A Telco That Recognizes It Needs To Eat Its Cash Cow?

from the it-happens... dept

While it seems like telcos are beginning to recognize what's happening in the world out there, it's still interesting to see a telco CEO so clearly recognize the need to cannibalize its own best businesses. Instead, we often hear how telcos are trying to slow down progress rather than push it forward. However, Bell Canada's CEO seems to be saying all the right things concerning the changing nature of the industry: "Are we going to be a player in VoIP? Absolutely. Are we going to be prepared to disrupt our own business? Absolutely, Why? Because if not, somebody else will." Later on, when talking about partnering with Virgin Mobile to create an MVNO (something some are afraid will put them in a position of competing with Virgin Mobile) he points out: "Are we going to sit like King Canute and try to roll back the waves? Or are we going to say: 'This is the way the world's going to be so let's get used to it'?" Clearly, he realizes that Virgin Mobile is going to compete with Bell Canada one way or the other -- and Bell Canada might as well benefit from getting some money out of the customers Virgin Mobile can score. Of course, saying all the right things and actually implementing them are two separate things -- but without the right vision, it's pretty tough to get anywhere. So, at the very least, this is a good first step.


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    Anonymous Coward, May 16th, 2005 @ 1:29am

    Bell

    Bell Canada, at least among my peers, seems to be slowly emerging as a decent service provider, and I'm glad to hear the CEO saying such things. They're the least-worst for cellular service, and their Satellite service is apparently up there as well. VoIP, more digital services, definitely sign me up.

    However, since having moved back up here, I'm really noticing a difference between our watchdogged monopoly-friendly business method up here. It seems that, when we render unto the government to-do list that shich should be on the list, it seems we can barely keep idiot monopolies from being idiots -- like Telus' recent order to start offering service.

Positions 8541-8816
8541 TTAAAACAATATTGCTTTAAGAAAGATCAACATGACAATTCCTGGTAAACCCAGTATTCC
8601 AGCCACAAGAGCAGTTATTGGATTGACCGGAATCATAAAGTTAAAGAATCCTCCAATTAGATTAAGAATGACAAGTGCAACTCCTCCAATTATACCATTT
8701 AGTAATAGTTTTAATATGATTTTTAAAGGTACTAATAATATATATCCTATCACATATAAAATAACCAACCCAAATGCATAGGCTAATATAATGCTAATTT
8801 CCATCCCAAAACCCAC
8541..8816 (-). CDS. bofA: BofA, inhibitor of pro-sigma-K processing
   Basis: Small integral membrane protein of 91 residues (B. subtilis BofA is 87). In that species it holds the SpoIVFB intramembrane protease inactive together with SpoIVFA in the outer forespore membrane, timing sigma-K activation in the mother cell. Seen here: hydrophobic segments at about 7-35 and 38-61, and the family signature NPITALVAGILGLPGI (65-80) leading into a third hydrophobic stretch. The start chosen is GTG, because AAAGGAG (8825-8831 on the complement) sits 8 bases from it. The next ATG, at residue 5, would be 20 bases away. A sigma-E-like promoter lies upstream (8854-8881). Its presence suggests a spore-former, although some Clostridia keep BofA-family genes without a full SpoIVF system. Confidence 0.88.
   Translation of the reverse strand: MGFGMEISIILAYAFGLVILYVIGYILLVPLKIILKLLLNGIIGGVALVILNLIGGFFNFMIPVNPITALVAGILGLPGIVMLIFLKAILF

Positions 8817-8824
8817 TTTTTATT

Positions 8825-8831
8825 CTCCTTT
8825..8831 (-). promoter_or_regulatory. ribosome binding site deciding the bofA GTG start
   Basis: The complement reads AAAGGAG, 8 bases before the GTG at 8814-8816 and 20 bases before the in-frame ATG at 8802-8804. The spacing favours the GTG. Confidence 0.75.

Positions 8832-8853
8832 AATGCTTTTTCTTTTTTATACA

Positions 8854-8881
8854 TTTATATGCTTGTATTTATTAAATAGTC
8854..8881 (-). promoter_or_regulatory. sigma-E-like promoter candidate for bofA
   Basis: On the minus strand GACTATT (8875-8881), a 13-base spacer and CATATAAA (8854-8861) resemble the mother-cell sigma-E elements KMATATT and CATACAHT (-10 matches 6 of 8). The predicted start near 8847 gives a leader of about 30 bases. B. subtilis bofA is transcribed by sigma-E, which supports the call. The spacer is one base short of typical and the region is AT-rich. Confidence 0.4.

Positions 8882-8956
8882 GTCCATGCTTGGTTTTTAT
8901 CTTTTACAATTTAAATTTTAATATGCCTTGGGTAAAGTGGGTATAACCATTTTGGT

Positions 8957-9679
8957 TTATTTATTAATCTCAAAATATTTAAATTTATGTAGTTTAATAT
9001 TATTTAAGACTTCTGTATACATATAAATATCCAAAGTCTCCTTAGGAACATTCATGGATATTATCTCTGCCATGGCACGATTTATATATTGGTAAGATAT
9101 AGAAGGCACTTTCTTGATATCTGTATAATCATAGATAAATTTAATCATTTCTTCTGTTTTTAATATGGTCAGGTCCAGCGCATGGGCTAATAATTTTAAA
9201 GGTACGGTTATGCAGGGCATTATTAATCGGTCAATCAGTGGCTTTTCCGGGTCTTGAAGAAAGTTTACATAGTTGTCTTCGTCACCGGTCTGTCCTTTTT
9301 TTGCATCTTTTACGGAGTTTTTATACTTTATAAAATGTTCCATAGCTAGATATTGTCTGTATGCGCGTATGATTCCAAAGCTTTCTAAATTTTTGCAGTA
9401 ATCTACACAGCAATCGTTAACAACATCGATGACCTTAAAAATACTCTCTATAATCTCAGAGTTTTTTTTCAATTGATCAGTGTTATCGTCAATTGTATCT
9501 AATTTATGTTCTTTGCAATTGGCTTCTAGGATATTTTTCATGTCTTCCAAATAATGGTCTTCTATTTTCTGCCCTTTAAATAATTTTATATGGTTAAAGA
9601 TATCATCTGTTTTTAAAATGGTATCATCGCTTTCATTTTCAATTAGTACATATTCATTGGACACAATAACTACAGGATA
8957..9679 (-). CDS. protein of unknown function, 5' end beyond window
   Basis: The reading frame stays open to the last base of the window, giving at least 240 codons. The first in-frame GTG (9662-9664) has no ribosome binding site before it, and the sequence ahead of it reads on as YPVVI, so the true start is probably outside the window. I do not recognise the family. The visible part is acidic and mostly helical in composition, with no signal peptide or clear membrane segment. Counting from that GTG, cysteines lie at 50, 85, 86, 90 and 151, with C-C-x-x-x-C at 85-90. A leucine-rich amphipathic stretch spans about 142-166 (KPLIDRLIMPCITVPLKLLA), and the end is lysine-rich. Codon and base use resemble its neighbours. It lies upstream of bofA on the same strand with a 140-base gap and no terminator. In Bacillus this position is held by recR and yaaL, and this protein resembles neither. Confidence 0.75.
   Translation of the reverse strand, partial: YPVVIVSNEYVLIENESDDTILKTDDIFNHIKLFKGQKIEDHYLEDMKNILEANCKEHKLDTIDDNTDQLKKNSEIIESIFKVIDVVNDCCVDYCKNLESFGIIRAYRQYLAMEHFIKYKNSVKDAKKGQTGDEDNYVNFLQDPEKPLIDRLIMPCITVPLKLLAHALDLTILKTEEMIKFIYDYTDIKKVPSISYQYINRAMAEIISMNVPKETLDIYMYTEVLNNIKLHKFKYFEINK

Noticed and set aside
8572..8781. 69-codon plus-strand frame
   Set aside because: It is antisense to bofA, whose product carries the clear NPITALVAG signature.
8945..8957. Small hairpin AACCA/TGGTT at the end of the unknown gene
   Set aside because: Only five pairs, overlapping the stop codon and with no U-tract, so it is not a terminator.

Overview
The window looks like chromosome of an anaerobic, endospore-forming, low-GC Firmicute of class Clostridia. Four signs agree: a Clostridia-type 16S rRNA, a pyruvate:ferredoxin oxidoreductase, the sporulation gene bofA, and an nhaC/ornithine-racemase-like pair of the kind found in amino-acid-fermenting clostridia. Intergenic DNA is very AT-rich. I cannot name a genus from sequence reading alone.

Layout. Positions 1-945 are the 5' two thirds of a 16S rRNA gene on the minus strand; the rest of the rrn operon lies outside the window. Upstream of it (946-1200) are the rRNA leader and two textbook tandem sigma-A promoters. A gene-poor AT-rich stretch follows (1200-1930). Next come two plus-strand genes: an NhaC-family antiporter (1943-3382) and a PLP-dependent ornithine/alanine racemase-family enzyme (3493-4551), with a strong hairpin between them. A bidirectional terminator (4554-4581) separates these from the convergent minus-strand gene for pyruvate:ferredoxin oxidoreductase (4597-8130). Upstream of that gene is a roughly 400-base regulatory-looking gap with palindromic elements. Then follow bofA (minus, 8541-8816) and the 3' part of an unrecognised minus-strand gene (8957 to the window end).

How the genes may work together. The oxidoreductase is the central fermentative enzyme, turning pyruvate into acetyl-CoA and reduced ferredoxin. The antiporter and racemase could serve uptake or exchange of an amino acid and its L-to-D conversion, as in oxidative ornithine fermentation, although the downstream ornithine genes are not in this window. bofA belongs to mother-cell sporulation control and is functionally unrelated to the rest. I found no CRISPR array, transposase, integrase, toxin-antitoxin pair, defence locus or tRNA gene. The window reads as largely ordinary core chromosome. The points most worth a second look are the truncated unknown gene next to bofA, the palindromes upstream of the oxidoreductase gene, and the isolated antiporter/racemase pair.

Contrast this to my experience with BellAtlantic/Verizon in the East and Qwest in the west, and I'm really amazed that so many peopl ein the US are still so accepting. Your FTC - or a body swhose job IS to watch that dog - needs to worry more about quality of service and less about boobies and copying.

     

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    Johnos, May 16th, 2005 @ 7:55am

    Bell's "Innovation"

    Bias warning: I work for a company that competes with Bell.

    Sabia's conversion to a "damn the torpedos, innovate at any cost" philosphy rings very false if you consider the context. He sounds like he's saying the right things, but he's minting euphemisms. Bell Canada and their buddies (Telus & Aliant mostly) control 97% of the supposedly de-regulated local phone market. The cable companies are ready to strike by introducing cheaper VOIP through their own networks. A captive VOIP, if you will. Within six months, Bell will have to share the local phone cash cow with others. That stings, but worse, the CRTC (like your FCC, but more powerful) won't let Bell use cross subsidies to wreck the VOIP market. So poor Mr. Sabia has deep-pocket companies like Rogers and Shaw muscling in on his core market. Bell's attempts to muscle into their core markets make money, but have not hurt cable too much. They've failed to change the competitive equation.

    The result of all these factors? Bell is looking at a stock-price meltdown. At some point, late this year or early next, Bell will report a disasterous quarter that will shake institutional confidence. This won't be the end of Bell by any means, but it will be the end of Bell as the bluest of blue chip stocks. Sabia is trying to condition the market, especially the hyper-conservative individuals and institutions that love Bell Canada Enterprises stock so much. He's less interested in cannibalizing his own business as he is in positing a comfy (though slightly less profitable) future where Bell still calls the shots.

     

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